Show #21/5608. What To Do When A Garden Gets Overgrown
There are several things to consider when pruning conifers. Of course these plants are quite different than deciduous plants. We are not always able to see exactly where the buds are, and in many cases there are not adequate adventitious buds below the leave structure. If we are not mindful of those things we end up with one of the most common mistakes made in pruning junipers, even conifers in general. The blindside, often times the backside, or the area within the plant at itself, the area away from sunlight becomes full of deadwood. Prune the deadwood, there always needs to be green wood on a branch.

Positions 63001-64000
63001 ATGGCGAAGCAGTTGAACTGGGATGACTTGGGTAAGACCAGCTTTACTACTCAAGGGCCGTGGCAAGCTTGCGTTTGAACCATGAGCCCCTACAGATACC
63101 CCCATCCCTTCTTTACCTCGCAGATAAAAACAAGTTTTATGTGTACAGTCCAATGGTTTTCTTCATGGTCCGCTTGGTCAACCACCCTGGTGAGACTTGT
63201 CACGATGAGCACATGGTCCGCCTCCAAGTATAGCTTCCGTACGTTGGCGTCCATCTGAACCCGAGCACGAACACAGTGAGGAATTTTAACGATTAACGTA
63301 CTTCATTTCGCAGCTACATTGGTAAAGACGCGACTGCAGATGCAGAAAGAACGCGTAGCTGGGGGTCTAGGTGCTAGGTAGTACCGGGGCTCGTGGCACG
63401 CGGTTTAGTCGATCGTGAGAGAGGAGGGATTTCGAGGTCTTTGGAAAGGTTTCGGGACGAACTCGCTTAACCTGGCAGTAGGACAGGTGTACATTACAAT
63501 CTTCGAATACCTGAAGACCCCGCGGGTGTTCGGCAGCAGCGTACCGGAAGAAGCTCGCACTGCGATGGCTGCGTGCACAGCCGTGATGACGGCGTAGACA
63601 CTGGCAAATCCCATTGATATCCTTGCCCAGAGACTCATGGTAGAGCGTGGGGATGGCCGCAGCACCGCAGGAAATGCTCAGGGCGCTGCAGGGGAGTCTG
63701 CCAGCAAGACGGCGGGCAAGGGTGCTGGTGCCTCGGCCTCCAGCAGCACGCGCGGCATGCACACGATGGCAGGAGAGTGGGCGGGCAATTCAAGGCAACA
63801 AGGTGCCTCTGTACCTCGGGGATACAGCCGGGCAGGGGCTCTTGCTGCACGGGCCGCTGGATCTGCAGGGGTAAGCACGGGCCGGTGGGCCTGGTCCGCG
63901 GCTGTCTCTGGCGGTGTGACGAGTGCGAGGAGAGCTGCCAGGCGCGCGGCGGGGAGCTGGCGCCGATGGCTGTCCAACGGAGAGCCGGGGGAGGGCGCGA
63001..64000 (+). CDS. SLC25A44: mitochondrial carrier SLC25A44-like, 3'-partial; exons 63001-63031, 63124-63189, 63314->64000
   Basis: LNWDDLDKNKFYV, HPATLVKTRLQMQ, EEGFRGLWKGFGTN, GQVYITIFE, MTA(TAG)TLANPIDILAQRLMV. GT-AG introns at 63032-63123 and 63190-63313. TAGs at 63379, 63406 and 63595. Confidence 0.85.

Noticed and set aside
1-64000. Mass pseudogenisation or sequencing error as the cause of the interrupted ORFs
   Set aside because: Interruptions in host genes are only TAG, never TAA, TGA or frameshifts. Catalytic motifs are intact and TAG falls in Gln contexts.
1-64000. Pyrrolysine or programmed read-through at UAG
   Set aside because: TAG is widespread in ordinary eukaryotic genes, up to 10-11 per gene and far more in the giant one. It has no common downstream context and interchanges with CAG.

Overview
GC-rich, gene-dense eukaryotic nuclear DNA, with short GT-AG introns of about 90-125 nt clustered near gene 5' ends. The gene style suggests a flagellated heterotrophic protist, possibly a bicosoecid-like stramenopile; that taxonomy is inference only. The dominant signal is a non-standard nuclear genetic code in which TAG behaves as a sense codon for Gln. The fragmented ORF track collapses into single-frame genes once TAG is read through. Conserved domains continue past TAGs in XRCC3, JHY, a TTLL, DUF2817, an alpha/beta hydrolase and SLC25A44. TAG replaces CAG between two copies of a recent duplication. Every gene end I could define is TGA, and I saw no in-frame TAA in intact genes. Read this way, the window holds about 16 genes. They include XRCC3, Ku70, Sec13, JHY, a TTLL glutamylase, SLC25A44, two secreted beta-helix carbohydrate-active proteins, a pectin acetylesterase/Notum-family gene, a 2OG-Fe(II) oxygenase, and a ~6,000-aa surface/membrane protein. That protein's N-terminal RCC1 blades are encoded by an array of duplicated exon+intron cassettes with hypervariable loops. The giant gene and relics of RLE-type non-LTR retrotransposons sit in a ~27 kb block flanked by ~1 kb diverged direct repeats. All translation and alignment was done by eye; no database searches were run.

Another issue — sometimes we don't like the shape of a conifer, some even want to prune it into the shape of a meatball, for example. There is a way to go in and prune so that it looks more natural instead of creating that sheared look. It's best to go deep into the stem and remove it. Then it doesn't look like you have pruned it at all. In this area they have several sections where their limbs that have died out. In those cases go ahead and take the dead wood out. When one doesn't do that it restricts airflow. The area then harbors disease and moisture builds up. Not a recipe for success. So clean the deadwood out. This is an important part of good plant maintenance. If we allow allow deadwood to stay in a plant that is the place were bacteria and fungus can start to grow. It can be harbored there and then spread to other parts of the plant, even to other plants. So cleaning out the deadwood is the healthy way of taking care of conifers.